Might As Well Jump

For all their amazing traits, there is a single-mindedness to dogs that is especially enviable. Their owners may lurch from one obsession to another in search of happiness and fulfillment, but something as simple as food, a toy or a morning walk can take members of the canine set to the point of delirium. Of course, some dogs prefer to get higher than others, and, for such daredevil pets, chasing flying discs through the air with acrobatic flair is the ultimate drug of choice.

Perhaps you think basketball players have great vertical leaps, or that football players are great at making the tough catch. You can keep your pampered athletes -- better yet, trade them in for the athletic exploits of the four-legged Frisbee freaks set to blast off at the 2003 Skyhoundz Hyperflite Canine Disc Championships.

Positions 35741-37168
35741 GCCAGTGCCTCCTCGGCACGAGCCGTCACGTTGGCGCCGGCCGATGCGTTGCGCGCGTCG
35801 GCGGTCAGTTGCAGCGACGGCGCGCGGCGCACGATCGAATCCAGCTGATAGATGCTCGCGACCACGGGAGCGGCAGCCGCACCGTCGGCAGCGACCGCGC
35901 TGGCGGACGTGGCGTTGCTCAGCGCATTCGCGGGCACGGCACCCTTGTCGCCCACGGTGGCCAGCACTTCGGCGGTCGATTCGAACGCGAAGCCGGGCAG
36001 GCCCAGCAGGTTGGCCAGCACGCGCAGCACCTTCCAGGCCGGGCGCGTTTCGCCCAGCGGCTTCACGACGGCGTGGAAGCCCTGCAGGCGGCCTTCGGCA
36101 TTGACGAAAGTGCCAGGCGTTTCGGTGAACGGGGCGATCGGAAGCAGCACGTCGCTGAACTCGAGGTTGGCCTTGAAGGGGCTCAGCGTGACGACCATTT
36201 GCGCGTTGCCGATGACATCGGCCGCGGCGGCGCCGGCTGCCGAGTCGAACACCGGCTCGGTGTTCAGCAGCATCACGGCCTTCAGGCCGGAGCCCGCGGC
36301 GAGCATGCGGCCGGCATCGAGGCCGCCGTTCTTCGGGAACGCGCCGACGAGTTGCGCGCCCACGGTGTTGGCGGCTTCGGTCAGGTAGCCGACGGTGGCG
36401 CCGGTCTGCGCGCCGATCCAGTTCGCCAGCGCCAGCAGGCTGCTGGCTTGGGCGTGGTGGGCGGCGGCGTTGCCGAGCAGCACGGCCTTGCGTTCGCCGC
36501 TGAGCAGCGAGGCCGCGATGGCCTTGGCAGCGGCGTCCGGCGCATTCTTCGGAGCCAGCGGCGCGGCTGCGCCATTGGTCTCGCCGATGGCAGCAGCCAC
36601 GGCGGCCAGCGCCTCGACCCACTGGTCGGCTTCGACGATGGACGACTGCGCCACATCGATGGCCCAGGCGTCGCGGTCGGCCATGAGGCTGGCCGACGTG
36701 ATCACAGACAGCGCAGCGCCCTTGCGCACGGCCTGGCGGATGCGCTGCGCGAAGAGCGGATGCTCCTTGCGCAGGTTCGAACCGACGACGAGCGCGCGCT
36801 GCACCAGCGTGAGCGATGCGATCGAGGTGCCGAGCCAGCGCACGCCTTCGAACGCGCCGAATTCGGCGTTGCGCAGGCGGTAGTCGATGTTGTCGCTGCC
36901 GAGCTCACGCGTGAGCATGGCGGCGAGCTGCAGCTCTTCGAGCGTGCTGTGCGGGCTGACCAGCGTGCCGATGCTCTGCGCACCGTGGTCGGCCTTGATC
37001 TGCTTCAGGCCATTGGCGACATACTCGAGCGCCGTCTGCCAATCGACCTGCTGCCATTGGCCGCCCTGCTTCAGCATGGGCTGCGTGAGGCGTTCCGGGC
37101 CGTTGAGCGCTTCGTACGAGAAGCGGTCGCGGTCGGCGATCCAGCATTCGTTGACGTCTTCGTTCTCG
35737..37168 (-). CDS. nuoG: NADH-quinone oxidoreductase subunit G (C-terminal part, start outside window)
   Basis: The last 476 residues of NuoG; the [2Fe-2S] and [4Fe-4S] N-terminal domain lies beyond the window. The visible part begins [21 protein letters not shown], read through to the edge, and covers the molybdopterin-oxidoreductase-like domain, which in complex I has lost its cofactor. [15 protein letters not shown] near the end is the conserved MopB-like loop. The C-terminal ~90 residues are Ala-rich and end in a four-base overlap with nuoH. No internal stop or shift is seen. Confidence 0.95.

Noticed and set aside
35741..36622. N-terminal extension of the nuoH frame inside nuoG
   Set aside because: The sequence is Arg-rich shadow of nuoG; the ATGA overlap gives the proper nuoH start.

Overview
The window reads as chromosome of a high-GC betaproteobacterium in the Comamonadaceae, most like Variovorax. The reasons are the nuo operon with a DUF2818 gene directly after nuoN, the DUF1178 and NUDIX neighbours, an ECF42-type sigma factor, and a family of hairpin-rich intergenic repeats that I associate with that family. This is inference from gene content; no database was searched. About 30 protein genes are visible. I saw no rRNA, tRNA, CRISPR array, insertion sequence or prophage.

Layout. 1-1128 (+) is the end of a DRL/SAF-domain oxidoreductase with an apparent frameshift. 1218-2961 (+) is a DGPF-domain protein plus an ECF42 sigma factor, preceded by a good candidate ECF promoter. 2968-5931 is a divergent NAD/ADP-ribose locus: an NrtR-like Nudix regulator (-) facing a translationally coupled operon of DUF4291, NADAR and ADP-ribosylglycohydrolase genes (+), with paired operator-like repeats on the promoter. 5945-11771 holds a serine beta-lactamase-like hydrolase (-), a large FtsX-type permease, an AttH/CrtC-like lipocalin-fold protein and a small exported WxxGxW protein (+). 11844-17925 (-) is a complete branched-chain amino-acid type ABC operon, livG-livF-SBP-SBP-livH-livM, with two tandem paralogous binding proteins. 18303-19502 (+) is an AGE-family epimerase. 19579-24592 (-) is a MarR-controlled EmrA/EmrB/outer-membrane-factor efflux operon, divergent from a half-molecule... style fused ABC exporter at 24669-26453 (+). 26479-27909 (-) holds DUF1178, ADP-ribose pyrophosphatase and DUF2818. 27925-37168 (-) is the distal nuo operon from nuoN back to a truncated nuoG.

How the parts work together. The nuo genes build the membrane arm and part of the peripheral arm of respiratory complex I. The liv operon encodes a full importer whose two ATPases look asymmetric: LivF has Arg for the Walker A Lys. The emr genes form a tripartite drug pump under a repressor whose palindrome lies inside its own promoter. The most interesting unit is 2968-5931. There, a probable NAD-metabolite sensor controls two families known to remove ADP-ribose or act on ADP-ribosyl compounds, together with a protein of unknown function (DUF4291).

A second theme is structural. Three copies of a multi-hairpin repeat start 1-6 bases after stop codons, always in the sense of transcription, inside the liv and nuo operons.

While some may consider it to be the exclusive province of disc-obsessed dogs and the people who love them, the sport continues to grow in popularity worldwide, thanks largely to the efforts of Skyhoundz. The world's largest canine disc competition series, Skyhoundz sponsors more than 100 local championships each year, including this weekend's Phoenix competition.

Saturday's event will feature dogs of all sizes and abilities competing in two categories: Distance and Freestyle. Distance competitors can travel up to 50 yards on the ground and in the air in pursuit of the disc, while dogs who prefer to freestyle often provide high-flying antics worthy of an Olympic gymnast (only with significantly stronger teeth). In the end, the sum of the equation adds up to a pastime that virtually defines the term "spectator sport" -- and one worth seeing up close when the leashes come off and the dogs start flying over Phoenix.

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Craig Wallach